USFSP Graduate Student Travels to Normandy to Honor WWII Soldier
From left: Deborah Pettingill and Konner Ross
As part of a National History Day competition, USF St. Petersburg graduate student Deborah Pettingill and local high school junior Konner Ross have been selected to honor a fallen World War II hero at the Normandy American Cemetery in France this month. The pair will travel to Normandy by way of Washington, D.C. to celebrate the life of Florida soldier Pvt. Leo K. Chalcraft.
They began studying the life of Chalcraft, a St. Petersburg native who was drafted in March 1944 at age 19 and was killed on Christmas Eve that year off the coast of Cherbourg, France. He was aboard the S.S. Leopoldville, a Belgian troop ship traveling from England to provide infantry reinforcements for what later became known as the infamous Battle of the Bulge. He died before reaching their destination.
Pettingill, 50, a graduate student in the Humanities and Cultural Studies program and USF alumna, served as a teacher to Ross, 16, last year at Largo High School and is her History Honor Society advisor. Pettingill also is involved with the National History Day competition, a program that requires participants to select a soldier from their state who was buried or memorialized at the American Cemetery in Normandy.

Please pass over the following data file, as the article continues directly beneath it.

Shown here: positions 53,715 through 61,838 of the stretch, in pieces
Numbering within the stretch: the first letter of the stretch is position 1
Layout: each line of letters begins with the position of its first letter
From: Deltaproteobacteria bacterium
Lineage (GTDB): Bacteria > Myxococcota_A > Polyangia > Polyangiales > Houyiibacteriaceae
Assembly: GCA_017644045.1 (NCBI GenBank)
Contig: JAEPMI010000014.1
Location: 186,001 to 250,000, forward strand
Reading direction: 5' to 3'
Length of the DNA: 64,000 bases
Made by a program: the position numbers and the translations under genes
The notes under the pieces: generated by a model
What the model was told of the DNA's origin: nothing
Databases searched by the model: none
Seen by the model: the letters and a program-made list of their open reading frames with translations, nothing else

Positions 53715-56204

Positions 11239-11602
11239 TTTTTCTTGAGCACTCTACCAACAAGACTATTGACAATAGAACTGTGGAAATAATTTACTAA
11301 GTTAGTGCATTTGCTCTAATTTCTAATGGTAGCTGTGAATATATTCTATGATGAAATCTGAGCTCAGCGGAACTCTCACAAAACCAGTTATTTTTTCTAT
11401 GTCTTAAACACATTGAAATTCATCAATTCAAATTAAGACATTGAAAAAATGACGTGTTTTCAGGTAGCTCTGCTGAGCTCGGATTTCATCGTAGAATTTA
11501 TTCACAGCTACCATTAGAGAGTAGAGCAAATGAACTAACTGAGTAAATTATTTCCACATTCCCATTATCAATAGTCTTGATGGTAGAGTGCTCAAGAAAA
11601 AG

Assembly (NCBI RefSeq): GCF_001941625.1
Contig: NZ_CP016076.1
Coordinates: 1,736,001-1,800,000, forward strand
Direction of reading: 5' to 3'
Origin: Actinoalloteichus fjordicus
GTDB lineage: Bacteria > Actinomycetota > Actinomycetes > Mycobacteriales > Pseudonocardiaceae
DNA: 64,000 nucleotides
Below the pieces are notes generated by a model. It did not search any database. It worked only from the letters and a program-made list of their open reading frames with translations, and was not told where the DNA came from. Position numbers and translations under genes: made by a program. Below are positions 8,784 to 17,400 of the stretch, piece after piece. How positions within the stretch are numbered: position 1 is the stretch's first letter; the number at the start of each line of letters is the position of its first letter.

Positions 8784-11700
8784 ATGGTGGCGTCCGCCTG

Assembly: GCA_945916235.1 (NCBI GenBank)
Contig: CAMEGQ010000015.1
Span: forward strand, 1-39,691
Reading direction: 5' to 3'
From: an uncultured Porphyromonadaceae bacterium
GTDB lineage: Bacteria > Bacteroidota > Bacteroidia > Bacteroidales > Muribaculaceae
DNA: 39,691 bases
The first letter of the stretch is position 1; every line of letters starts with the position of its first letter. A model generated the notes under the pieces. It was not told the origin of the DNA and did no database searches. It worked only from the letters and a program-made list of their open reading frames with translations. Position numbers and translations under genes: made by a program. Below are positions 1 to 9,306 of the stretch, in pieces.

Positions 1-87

When she told Ross about the project, they both became excited and decided to complete the lengthy application together. She meets regularly with Ross to go over the extensive required readings and to assist her in the research, teaching her how to use microfilm and helping with the genealogy of Chalcraft’s family.
“I am fortunate enough that when I told my friends of this project, one of them passed the information on to a friend of his, Marty Morgan, who is a WWII historian,” said Pettingill. “He helped us to identify the soldiers from Florida, and then went further and helped us with what counties they were from as we wanted to find someone close to home.”
Pettingill and her student searched for information about his family and discovered that he had two brothers. One brother, Richard Chalcraft, had passed away in 2014. After much searching, they were able to locate Albert Chalcraft, Leo’s younger brother. He shared with them artifacts from his brother’s final days, including a wallet, a Western Union notification, and other personal affects.
“What both of us have learned from the required assignments has been very insightful as it is a chance to study the war more deeply,” Pettingill said. “The most exciting part of this experience has been the more personal side: learning about his life and then meeting his family.”
Pettingill and Ross will join with 14 teams in Washington, D.C. to finish their research about Chalcraft with assistance from the National Archives, historians, and college professors.
While in Normandy, Ross will deliver a graveside eulogy that she has written. Later this summer, she will create a website about Chalcraft’s life. Pettingill also will give at least two presentations about Chalcraft and the National History Day project.